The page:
A call has been made to the Federal government to save millions of lives from late detection of breast cancer by introducing mandatory breast cancer screenings in all the states and local governments of the federation.
This is even as men have been advised to make themselves available for breast cancer screening as it has been proven that to also affect men. This call was made recently at a walk organized by Project Pink Blue to commemorate this year’s International Breast Cancer Awareness month.
Speaking at the walk which kick-started at the Blue Roof, Ikeja, down to Allen Avenue and back to the kick off point, the Acting Executive Director of Project PINK BLUE, Mr. Emeka Nwagboso decried how minimal attention has been given to a dreaded disease which takes the lives of 31 men / women daily in Nigeria.
He said: “In Nigeria, many people perceive breast cancer as a female or women issue, hence, when you are talking to people about breast cancer, they say ‘oh it’s for women’ and very few attention is given to breast cancer in our healthcare plan. The truth is that men also have breast cancer; we have seen many men who are down with breast cancer. So there is a need for everyone to get involved in breast cancer awareness. We need to save our men and women from breast cancer deaths. It’s not a woman’s thing.
“Breast cancer is the most frequently diagnosed cancer in Nigerian women and the leading cause of cancer death in Nigeria, with an estimated 26,310 new cases and 11,564 deaths in 2018. Breast cancer incidence in Nigerian population historically has been low but is now
increasing. As at today, 31 women/men die every day from breast cancer in Nigeria.
A recent report by World Health Organization (WHO) / International Agency for Research on Cancer (IARC), shows that cancer is a critical public health problem in Nigeria with 115,950 new cases and 70,327 cancer deaths in 2018 as against 102,079 new cases and 72,000 cancer deaths in 2012.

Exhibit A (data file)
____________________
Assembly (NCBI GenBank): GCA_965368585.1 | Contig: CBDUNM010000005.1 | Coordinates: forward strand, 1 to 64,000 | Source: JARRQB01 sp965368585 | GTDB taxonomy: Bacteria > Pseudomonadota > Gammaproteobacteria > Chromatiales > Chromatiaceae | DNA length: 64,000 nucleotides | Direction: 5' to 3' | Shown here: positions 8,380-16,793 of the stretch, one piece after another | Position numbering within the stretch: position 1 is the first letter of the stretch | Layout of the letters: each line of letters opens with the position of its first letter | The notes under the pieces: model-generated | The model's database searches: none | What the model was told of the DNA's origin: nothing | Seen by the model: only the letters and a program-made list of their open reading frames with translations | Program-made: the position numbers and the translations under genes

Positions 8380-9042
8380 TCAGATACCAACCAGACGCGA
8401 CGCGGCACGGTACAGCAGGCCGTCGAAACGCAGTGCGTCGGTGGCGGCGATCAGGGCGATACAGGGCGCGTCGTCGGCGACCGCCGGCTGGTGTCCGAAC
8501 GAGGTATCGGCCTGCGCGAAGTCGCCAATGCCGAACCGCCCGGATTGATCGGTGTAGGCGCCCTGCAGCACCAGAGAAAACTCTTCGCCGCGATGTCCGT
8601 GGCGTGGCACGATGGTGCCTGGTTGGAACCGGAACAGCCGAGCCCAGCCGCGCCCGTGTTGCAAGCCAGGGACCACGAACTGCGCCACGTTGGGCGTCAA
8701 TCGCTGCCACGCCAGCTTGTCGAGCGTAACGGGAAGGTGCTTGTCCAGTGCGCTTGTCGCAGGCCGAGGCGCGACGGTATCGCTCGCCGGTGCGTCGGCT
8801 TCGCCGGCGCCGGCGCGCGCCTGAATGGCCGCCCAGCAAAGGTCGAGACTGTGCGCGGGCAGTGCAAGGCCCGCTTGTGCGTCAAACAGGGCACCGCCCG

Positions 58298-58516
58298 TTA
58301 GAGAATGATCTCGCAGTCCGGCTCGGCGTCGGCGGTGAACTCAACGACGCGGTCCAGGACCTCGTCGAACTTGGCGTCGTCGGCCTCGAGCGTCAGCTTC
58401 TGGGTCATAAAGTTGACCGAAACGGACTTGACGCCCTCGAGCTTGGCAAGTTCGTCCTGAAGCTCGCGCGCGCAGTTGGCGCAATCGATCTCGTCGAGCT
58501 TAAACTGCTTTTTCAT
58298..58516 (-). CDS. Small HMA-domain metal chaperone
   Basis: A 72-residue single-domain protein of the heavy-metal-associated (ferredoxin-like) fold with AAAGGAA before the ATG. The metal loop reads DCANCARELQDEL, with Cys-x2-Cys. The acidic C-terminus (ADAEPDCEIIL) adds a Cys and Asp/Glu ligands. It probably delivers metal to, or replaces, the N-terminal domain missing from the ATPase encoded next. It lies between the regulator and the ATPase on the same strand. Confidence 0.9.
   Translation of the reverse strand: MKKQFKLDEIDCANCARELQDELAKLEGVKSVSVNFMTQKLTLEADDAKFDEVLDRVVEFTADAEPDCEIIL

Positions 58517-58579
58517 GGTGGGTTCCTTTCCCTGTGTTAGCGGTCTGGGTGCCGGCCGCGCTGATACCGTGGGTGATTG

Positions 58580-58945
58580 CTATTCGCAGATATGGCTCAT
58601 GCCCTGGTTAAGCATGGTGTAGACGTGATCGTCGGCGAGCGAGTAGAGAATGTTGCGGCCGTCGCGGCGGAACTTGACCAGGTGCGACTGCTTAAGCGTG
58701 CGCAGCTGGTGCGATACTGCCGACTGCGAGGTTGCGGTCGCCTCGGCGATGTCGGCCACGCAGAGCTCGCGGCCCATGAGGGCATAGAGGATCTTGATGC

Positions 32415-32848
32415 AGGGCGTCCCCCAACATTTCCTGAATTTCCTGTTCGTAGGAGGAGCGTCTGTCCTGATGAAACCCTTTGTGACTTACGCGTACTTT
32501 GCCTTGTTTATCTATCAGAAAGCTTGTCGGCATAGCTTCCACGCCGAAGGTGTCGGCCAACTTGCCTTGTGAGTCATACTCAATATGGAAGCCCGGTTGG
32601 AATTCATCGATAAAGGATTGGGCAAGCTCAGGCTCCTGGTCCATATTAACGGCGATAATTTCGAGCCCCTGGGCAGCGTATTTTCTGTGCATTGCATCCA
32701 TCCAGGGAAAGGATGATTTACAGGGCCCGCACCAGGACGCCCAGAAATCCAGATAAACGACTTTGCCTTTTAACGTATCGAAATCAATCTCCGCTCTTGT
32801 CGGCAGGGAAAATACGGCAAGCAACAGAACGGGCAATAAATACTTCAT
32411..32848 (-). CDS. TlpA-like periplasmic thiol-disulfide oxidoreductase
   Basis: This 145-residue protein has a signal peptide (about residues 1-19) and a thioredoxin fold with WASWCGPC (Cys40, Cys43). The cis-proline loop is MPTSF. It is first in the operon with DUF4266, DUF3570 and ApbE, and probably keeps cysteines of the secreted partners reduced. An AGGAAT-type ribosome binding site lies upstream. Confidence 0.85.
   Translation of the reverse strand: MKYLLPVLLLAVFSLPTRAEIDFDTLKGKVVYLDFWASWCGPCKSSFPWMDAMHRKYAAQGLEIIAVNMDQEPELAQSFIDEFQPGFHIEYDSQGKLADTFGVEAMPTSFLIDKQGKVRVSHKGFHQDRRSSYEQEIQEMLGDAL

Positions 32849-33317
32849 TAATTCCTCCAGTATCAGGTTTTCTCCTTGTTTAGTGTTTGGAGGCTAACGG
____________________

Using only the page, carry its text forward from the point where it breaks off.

To tackle this menace, Nwagboso urged the Nigerian government to take the incidence of cancer as serious as they did on HIV/AIDS some years back.
“Several years ago, the government established mandatory HIV/AIDS screenings in all facilities, once anyone visits the healthcare centre, he or she is immediately undergoes HIV/AIDS screenings. If we apply same method to breast cancer, we can reduce breast cancer
deaths. As at today, over 80 per cent of breast cancer cases presented to doctors are at late stages 3 and 4 and at late stages of breast cancer, it is only palliative care that the patients can reduce,” said Nwagboso.
The Deputy Speaker of Lagos State House of Assembly Mr. Sanni Eshin-lokun, also threw his weight behind the need to make the screening process readily accessible, pointing out that the assembly is working on making the process easier for Lagosians.
“Lagos State House of Assembly has enacted a law on the awareness and treatment of cancer. The Lagos state government is working towards making it easier for the people in Lagos. Both men and women have to always check themselves. The awareness is not a one off thing. We have to continue to do it even through television and radio,” said the deputy speaker.
The five kilometer walk was well attended by stake holders in the health and government agencies.
Participants and members of the public were also provided with free breast cancer screenings.